If you remove clutter from your home, it's easier to maintain an organized household
Spring's arrival signals a time for decluttering - here's how to tidy every room in your home
For the first time in what seems like weeks, the clouds have cleared and sun is streaming through the windows. Looking around my home, I thought, “Does anybody have the number for that Hoarders show?”
My husband and daughter must have seen my reaction to the buried table and books stacked 10 high. It’s not that bad, they tried to tell me.
“Please don’t make us spend the entire weekend cleaning,” my daughter begged. Typically I like to start on the mess and work until it’s done. But as I watched my daughter whimper and whine, I realized my method might have traumatized her.
Most of us have more stuff than we have space for, so this isn’t actually about shifting a few things around and dusting or running a vacuum. I don’t know about you, but I need to declutter, clean and then get rid of stuff. And this year it looks like that is going to be a multi-step process.
Starting the Decluttering Process
- Set a day and time to organize each room. We decided Saturday morning for two hours was going to be the day. So on April’s calendar we wrote out a different room/space for each week. Before starting, I gathered up garbage bags, boxes, labels and cleaning supplies.
- Stick with the area so you don’t try tackling everything at once. Running from room to room is not productive. In really confined spaces we break up the goal into a couple of different areas.
- Reward yourself after each job. I read you should get something new for the now-clean room or area, like curtains or a lamp, but only if you need something. The goal is to get rid of stuff, remember.
- Get rid of the stuff you don’t need, don’t just shift it elsewhere. When I actually reduce the number of items in a room, things stay tidy much longer.
- Clean. This is the scrubbing and vacuuming step. All those green cleaning products you’ve been longing to mix up and try? Now’s the time to give them a whirl and make things shine.
- We like the laundry basket method: empty the contents of all your drawers and cabinets into one big bin
- Clean all the drawers and decide what you want in each one
- Check your medications for the expiration date, but don’t just chuck old meds in the bin or flush them down the toilet. They can end up in the water and soil. Check for local disposal programs
- Decide if you’ll use it: that soap giftset from your great aunt might not be the right scent for you, but someone else might get good use out of it. Toss the stuff that is crumbling or discoloured though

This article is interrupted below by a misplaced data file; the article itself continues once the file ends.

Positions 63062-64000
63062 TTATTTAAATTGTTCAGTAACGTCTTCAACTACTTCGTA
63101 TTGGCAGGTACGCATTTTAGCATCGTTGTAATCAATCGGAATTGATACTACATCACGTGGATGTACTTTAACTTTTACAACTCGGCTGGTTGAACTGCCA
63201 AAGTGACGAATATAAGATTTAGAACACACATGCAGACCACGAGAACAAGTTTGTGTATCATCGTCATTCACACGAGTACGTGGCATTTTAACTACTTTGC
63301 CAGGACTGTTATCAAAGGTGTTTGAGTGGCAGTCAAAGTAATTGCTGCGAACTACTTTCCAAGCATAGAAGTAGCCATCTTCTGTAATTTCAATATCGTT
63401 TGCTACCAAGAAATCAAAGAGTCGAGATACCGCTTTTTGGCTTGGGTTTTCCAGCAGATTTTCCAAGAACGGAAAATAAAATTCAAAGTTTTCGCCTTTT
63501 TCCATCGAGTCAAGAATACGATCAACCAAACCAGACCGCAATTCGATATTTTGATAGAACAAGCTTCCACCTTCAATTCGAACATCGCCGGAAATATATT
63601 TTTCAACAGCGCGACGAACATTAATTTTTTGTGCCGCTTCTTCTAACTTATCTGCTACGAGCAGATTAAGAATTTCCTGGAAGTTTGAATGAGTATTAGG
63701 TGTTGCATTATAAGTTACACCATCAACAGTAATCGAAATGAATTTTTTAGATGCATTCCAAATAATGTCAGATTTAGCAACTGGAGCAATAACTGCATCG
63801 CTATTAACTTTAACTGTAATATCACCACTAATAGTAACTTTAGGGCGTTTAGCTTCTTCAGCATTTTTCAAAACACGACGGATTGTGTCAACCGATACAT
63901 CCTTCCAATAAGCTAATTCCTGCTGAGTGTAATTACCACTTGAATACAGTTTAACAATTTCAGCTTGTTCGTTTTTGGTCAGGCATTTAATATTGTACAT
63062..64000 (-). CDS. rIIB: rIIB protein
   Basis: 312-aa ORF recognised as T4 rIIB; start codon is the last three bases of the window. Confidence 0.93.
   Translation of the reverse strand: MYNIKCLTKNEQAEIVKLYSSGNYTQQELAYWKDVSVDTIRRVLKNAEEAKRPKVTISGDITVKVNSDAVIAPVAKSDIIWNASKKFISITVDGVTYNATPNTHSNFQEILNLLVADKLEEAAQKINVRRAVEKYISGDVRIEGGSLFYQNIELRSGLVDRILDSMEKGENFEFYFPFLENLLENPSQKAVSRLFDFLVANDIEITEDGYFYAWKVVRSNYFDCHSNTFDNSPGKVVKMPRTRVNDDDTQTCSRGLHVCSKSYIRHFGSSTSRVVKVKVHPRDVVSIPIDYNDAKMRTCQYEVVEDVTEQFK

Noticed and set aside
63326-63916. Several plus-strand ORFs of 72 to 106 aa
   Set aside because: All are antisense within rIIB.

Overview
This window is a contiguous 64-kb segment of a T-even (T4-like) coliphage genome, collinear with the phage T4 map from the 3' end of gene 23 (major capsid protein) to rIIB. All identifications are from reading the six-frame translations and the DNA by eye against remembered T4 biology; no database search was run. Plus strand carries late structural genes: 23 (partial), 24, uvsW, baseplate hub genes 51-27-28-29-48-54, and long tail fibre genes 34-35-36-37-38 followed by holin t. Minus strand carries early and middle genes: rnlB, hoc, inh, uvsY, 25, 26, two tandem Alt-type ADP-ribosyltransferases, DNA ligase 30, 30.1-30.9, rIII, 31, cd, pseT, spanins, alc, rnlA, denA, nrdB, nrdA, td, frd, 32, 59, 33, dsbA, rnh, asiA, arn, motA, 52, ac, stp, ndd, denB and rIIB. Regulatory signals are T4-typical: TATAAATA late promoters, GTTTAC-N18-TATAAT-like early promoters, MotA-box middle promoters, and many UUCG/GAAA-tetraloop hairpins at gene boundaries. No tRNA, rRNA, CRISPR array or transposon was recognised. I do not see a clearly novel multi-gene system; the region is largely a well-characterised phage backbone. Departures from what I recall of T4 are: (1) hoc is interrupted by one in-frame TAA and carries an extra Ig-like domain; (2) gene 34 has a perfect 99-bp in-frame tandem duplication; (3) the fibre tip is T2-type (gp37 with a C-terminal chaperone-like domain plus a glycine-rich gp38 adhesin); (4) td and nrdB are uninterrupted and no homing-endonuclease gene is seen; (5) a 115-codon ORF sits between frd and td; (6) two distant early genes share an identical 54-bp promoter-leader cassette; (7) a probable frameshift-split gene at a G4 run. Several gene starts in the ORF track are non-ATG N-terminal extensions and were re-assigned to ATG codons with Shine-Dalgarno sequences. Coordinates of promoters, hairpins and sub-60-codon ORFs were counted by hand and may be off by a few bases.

- Remove the random cleaning items: old sponges, toxic cleaners, etc., and start with fresh ones
- Take everything out and sort into three piles: keep, donate and toss. Be ruthless!
- Use the three Fs. Does it fit? Does it flatter? Is it fashionable? Don't keep clothes just because you think you (or your kids) will want them one day
- Sort through the pile of items that aren't in good-enough condition to donate and see if they'd make good cleaning rags
- Take your donations to the local charity before you get the urge to re-examine
- Arrange what's left. Do you need new wire baskets or boxes? Even a few new coat hangers can make a difference
- Decide how to organize your clothes. You can group items together by putting shirts, pants and skirts together, or separate them into casual, work and dressy
- Store the things you wear regularly in the handiest locations
- Make use of under-bed space for out-of-season clothes, bags or shoes. I like to store mine in unused suitcases rather than buying yet-another storage bin
- Kitchens are a magnet for disorder, which can be expensive in the long run. If you don't know what you have, you end up buying more
- Take everything out of the cupboards, pantry and fridge. Throw away things that are past the expiry date as well as those almost-empty items you'll never use. Combine things that are almost empty (eg. small amounts of pasta, different kinds of nuts and dried fruit)
- Sort everything into categories that make sense to you. Pasta and rice, sauces and marinades, beans and legumes. Put opened items at the front to use first.